Daybell prosecutor requests a veteran homicide, death penalty attorney join the case
ST. ANTHONY — Madison County Prosecuting Attorney Rob Wood wants to add a veteran homicide prosecutor to his team to assist in the ongoing case against Chad and Lori Daybell.
Wood made the request to District Judge Steven Boyce on Thursday to add Rachel Smith, a Missouri attorney, onto the case. According to a motion obtained by EastIdahoNews.com, Smith is an active member of the Missouri Bar, the professional association that regulates the legal profession in that state.
The admission of Smith to the Idaho jurisdiction is requested for “any investigating or resulting case or charges regarding the conduct of the defendants connected with crimes against Tylee Ryan and Joshua Vallow in Idaho.”
The Daybells have pleaded not guilty to felonies related to the alterations, destruction and concealment of the bodies of 7-year-old Joshua “JJ” Vallow and 16-year-old Tylee Ryan, two of Lori’s children. Investigators found the remains buried in the backyard of Chad’s Salem home in June 2020. The case is currently in Fremont County, where Wood is acting in the role of Special Prosecutor.
So far, no one has been charged with the children’s deaths but the case is still an active investigation.
Wood explained his reasoning for the additional attorney in a letter, obtained by EastIdahoNews.com, that was sent to the Madison County Commissioners on Tuesday.
“Few offices our size across the county have the manpower to manage a case of this magnitude without sacrificing their day-to-day obligations,” Wood wrote. “The temporary addition of an experienced prosecutor to work on the Daybell case will enable us to meet the increased manpower demands during the duration of this high-profile matter and ensure justice for the victims and people of Madison County.”
Wood calls Smith “a veteran homicide prosecutor” with 25 years of experience in complex criminal cases. Her resume includes over 100 homicide and death penalty cases and she currently works as a special prosecutor throughout Missouri to help other prosecutors.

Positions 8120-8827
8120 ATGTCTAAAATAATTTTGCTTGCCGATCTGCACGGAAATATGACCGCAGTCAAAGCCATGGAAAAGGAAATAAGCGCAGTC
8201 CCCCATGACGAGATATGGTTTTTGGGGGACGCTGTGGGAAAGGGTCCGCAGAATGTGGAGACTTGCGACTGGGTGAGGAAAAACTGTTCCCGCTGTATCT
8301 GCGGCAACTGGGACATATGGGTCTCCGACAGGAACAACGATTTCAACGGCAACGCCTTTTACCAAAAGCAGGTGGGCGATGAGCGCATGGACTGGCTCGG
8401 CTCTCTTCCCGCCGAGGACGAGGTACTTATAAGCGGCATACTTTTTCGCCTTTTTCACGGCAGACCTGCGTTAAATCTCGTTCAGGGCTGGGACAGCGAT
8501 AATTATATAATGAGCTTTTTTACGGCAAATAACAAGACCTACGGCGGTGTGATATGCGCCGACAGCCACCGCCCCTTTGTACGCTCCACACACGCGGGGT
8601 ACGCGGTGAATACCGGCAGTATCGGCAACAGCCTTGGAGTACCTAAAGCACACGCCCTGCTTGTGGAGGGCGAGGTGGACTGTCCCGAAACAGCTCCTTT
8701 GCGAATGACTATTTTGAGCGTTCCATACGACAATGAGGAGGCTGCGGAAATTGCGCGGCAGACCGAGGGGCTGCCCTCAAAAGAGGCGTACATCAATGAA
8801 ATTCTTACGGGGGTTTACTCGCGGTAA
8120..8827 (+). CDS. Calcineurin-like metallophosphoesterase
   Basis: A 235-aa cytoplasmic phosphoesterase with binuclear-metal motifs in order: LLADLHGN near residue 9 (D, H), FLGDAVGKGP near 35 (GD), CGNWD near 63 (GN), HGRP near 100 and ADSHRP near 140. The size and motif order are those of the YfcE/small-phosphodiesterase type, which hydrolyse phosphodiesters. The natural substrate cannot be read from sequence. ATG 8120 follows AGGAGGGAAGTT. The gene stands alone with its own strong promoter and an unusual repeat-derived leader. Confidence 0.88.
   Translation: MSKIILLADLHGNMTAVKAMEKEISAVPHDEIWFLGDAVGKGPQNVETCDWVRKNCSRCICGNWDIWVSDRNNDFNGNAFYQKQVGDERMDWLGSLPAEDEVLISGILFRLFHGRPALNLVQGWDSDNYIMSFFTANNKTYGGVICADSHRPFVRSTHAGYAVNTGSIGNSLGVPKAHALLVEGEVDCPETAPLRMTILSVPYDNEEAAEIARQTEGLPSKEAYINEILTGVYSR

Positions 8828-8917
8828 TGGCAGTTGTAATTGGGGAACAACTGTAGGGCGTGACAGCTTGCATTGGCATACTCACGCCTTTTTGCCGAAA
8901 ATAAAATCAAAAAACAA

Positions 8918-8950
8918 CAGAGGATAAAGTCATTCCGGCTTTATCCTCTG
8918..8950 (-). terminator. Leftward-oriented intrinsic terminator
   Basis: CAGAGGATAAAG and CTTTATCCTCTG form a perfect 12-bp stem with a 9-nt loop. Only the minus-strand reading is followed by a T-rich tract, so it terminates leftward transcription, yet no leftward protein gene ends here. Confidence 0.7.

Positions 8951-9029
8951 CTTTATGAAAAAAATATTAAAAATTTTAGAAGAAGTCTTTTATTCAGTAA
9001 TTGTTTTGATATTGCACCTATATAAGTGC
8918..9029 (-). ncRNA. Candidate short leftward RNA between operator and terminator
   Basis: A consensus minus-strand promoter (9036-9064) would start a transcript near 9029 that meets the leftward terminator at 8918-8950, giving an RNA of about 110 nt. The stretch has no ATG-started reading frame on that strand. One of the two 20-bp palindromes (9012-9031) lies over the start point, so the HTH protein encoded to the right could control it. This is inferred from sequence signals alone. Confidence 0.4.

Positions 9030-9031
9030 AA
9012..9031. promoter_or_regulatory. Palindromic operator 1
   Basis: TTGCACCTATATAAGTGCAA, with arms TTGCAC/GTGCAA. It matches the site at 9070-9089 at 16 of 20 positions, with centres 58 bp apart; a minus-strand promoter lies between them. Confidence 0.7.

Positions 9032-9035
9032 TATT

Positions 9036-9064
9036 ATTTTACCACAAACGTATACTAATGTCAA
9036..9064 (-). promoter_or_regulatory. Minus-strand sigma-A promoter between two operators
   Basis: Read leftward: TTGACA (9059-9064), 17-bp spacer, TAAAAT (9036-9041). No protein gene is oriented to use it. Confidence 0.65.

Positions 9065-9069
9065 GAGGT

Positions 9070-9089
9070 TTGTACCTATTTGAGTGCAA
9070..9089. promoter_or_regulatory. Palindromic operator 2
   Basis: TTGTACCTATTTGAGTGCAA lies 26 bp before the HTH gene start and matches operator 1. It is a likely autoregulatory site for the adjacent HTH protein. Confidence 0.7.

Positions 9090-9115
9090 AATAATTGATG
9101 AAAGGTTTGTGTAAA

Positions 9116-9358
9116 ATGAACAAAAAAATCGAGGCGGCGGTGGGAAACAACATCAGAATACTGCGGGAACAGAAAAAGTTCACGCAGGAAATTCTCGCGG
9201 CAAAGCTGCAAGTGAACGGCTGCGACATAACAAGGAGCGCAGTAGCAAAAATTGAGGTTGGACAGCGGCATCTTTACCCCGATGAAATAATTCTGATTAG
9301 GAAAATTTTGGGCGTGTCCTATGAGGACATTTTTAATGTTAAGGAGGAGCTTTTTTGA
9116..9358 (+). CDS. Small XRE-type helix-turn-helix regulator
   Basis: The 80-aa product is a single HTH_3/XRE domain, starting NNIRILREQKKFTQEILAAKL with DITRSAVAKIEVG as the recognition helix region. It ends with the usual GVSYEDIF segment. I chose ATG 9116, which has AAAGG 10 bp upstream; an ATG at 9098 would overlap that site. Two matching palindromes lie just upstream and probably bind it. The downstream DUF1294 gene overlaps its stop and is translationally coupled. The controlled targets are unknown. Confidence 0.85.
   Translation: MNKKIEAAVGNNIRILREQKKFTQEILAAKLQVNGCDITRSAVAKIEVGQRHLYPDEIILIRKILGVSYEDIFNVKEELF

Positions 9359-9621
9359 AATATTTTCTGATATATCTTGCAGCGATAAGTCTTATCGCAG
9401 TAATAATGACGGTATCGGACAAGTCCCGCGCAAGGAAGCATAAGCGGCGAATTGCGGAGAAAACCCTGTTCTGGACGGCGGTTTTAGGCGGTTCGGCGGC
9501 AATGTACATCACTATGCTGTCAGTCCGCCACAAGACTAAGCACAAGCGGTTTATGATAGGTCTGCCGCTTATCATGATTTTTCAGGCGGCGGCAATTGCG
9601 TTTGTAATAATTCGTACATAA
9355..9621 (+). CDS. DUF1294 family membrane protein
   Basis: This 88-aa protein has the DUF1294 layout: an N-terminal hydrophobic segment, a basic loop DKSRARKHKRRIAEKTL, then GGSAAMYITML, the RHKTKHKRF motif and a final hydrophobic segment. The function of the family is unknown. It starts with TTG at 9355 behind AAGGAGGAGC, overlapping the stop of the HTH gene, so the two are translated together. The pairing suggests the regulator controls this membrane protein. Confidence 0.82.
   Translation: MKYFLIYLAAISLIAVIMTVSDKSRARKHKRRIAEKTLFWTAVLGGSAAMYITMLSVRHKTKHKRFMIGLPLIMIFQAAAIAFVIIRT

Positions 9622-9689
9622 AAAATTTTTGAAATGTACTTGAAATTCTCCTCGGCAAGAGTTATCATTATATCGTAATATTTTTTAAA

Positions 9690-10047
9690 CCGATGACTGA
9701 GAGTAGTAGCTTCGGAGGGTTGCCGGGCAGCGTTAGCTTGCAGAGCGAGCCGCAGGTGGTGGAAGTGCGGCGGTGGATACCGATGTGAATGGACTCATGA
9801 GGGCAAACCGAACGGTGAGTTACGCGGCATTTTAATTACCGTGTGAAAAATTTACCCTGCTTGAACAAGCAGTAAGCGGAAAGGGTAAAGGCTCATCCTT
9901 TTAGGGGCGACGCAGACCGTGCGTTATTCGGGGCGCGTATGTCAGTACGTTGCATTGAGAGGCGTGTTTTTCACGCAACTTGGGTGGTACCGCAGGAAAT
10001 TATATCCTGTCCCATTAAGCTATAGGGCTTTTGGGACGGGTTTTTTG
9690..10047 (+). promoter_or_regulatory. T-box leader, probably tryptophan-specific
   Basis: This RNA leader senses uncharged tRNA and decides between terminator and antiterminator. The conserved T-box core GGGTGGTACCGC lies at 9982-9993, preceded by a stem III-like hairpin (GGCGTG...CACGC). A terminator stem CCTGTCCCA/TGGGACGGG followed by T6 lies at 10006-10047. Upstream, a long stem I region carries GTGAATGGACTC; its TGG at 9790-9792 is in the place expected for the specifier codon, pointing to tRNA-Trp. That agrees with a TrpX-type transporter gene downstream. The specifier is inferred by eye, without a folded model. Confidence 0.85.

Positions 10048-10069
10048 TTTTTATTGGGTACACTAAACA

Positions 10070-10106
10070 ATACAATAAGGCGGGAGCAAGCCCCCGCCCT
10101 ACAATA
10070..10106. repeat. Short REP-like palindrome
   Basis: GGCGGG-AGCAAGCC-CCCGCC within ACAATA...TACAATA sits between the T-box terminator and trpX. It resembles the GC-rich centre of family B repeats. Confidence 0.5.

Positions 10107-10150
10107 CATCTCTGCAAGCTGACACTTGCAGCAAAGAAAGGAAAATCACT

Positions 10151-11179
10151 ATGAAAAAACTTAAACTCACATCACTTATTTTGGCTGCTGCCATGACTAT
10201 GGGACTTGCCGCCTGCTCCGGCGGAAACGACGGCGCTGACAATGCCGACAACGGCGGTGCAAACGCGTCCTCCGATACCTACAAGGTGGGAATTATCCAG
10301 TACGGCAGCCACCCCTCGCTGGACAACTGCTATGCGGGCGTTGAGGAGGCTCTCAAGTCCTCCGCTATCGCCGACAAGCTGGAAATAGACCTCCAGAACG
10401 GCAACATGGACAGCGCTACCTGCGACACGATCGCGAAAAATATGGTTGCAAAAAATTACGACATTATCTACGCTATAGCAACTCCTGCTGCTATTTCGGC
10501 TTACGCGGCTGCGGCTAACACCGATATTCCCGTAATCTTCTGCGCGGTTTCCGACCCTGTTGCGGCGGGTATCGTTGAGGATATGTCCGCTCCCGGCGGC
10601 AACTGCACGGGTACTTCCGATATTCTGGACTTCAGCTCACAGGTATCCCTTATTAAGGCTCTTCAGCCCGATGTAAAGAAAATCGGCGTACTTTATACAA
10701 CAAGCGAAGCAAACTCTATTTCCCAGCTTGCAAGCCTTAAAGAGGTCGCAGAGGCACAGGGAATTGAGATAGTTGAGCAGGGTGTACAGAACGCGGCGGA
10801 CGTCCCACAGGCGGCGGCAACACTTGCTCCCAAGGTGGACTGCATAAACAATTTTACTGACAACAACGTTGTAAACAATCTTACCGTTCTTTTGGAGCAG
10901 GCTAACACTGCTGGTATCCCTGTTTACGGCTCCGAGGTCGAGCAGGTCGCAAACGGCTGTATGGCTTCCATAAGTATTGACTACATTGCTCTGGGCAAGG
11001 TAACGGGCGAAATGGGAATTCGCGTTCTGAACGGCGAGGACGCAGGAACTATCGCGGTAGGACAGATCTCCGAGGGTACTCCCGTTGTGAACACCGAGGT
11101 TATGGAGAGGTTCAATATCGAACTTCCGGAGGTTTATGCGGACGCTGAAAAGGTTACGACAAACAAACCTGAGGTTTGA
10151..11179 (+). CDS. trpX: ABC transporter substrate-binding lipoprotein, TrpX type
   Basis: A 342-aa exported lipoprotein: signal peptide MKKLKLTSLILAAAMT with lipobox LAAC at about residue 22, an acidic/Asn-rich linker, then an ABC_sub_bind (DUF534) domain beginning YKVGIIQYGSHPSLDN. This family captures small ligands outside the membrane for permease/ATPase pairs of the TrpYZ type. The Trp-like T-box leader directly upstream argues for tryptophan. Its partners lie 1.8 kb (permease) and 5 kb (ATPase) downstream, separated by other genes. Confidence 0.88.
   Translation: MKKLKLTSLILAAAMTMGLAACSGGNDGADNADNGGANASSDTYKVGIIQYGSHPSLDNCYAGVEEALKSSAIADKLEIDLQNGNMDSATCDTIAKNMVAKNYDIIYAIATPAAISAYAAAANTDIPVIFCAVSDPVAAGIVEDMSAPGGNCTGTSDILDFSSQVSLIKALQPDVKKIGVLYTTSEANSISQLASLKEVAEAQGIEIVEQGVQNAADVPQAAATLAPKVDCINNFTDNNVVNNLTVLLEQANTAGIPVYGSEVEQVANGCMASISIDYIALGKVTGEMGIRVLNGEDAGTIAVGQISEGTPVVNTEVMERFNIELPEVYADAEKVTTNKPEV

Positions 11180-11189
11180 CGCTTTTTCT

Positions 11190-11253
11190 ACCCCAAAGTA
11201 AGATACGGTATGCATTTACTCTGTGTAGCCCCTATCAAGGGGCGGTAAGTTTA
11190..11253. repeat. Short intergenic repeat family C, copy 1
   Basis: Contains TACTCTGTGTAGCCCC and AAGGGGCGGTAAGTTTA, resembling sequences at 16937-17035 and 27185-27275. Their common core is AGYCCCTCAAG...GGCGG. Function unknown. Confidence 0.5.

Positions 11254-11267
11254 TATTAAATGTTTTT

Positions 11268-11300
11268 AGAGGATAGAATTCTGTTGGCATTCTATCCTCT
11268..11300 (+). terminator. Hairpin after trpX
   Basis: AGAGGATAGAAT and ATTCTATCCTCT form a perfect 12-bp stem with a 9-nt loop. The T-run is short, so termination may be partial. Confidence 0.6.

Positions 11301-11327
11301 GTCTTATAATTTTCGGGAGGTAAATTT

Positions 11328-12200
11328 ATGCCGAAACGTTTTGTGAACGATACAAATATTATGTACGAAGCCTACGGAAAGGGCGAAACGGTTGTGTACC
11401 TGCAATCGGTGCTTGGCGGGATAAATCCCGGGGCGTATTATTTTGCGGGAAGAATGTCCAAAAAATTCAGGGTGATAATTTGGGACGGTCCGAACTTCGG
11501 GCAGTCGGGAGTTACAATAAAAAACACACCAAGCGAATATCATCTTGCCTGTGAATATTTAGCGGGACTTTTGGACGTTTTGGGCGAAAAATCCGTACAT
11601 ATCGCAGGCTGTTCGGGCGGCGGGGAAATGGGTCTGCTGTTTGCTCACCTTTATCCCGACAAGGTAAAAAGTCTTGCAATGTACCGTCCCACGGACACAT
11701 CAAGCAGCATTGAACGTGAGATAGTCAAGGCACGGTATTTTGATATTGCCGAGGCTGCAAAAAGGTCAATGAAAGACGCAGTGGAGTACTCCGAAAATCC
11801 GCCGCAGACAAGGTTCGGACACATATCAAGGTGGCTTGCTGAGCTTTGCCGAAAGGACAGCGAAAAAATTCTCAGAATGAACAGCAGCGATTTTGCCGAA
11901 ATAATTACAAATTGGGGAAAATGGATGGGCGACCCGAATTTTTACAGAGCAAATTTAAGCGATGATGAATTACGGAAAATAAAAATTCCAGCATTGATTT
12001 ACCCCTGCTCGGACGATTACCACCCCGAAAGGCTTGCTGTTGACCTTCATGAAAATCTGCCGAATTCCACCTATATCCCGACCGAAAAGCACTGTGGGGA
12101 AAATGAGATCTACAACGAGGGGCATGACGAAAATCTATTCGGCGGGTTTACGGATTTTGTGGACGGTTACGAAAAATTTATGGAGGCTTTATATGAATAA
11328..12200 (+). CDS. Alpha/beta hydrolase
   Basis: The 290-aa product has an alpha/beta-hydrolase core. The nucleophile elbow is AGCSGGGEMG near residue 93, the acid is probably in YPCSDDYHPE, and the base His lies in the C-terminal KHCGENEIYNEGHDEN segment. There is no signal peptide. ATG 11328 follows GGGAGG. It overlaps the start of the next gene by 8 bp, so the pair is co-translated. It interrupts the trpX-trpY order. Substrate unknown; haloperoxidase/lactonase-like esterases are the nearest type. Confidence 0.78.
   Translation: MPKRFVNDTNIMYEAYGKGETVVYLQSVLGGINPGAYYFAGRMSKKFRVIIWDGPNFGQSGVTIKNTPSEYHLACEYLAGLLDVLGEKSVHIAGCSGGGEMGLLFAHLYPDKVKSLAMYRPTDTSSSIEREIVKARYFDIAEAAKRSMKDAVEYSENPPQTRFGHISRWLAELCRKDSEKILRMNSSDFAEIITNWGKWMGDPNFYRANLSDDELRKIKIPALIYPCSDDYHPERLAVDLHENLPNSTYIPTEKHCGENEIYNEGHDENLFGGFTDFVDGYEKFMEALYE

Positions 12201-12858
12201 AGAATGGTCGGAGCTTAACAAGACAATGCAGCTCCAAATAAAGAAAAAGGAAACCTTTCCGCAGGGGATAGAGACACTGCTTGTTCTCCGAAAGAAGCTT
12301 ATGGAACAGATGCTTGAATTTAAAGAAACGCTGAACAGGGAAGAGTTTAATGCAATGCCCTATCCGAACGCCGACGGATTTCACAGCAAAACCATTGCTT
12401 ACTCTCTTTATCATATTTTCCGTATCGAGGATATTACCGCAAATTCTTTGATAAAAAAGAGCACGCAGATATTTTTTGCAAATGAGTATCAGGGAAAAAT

“There is also a long-term benefit to having Ms. Smith as part of our team for the next several months,” Wood wrote in his letter. “While we have an excellent staff of skilled prosecutors in the office and our community enjoys relatively low crime rates, the criminal litigation experience and teaching instruction Ms. Smith brings with her will help prepare our team for future complex situations if and when they arise.”
The Vera Causa Group, who serve as consultants on the case for Wood, referred Smith to Madison County while Wood was searching for additional help on the case.
If Boyce approves the motion, Wood or any other Madison County Deputy Prosecuting attorney would need to accompany Smith to proceedings unless the judge approves that she can attend alone.
Within the past week, two additional filings were made in the Daybell case. One is an order to seal part of the case and the other is a motion to protect certain information in the case from being released outside of attorneys involved.
The Daybells are now scheduled for a motion hearing on Monday at 3 p.m. to discuss the potential addition of Smith to the case.